Animal advocates mobilize in Sochi to save stray dogs before Olympics

On Monday, told you about the thousands of stray dogs in Sochi, Russia who are being rounded up and exterminated ahead of the 2014 Winter Olympics.

Russian billionaire Oleg V. Deripaska is funding an effort to round up and house the stray dogs (inset) wandering the Olympic grounds.

A private company has been contracted to rid the streets of Sochi’s stray dogs, and they are allegedly using some pretty inhumane methods to do so. Dogs are being captured and brought to the outskirts of the city, where they are being shot, stabbed, suffocated, beaten to death, or poisoned. While the plan to kill strays was initially cancelled, The Moscow Times reports, area residents began to find dog corpses in Sochi late last year.

While many Russian government officials support the mass culling, calling the homeless animals everything from a safety issue to, as director general for the company charged with disposing of the dogs Alexei Sorokin says, “biological trash,” there are others who are working tirelessly to bring these poor pets to safety — before it’s too late.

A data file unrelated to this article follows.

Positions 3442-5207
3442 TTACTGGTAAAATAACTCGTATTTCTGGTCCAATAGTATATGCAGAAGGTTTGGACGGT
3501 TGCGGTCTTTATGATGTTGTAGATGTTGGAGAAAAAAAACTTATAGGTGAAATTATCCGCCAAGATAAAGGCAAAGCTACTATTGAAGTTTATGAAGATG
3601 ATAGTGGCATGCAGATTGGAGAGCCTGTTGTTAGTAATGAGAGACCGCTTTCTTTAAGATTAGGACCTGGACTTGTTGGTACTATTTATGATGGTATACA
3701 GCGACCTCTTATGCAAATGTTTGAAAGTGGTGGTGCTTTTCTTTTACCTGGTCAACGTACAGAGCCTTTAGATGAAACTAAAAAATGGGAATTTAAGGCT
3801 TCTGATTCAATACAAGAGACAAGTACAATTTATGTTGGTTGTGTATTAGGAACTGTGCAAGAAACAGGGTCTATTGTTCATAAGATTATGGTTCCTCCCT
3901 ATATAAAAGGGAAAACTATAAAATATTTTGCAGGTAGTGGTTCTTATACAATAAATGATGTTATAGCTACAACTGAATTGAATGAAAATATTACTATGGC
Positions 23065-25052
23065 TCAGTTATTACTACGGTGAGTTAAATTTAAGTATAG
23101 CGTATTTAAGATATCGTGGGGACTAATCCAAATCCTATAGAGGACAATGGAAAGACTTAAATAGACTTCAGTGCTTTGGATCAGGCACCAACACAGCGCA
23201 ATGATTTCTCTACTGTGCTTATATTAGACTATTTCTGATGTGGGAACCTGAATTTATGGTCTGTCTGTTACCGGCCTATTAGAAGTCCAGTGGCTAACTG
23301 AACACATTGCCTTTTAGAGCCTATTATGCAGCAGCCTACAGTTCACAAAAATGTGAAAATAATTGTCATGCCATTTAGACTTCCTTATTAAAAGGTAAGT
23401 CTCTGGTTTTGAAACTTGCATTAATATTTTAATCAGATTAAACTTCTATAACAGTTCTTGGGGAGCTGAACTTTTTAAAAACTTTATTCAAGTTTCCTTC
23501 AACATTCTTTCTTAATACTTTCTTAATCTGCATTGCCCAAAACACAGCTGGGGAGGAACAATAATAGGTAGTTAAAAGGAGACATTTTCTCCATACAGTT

Oligarch Oleg V. Deripaska, who has a net worth estimated at around $8.5 billion and is one of the most influential businessmen in Russia, has stepped up in a desperate effort to save these street dogs from systematic slaughter. Deripaska has put his money behind a rescue effort on behalf of a charity called Volnoe Delo.

Rescue coordinator Olga Melnikova and her crew are working around the clock to transport dogs to a temporary shelter funded by Deripaska.

“We were told, ‘Either you take all the dogs from the Olympic Village or we will shoot them,’” Melnikova tells the New York Times. “On Monday we were told we have until Thursday.”

The shelter, nicknamed PovoDog (a play on the Russian word for “leash”), is made up of a series of outdoor doghouses and makeshift cages that have been set up on the fringes of Sochi. So far, Deripaska has provided $15,000 to PovoDog, and he’s already vowed to give $50,000 a year to help pay for shelter operations. A golf cart is driving around the Olympic site today, with rescuers picking up as many strays as possible.

As of Wednesday, at least 80 dogs and puppies are being housed at PovoDog, and many of them seem quite friendly. Shelter volunteers from Sochi believe most of the rescued dogs were once family pets, pets who were abandoned when their families’ homes were demolished to make way for Olympic venues.

Just how many strays will be saved before Friday’s Opening Ceremony is unclear. One thing is certain — there are a lot of animals and only a little time left.

Sources:The New York Times, The Moscow Times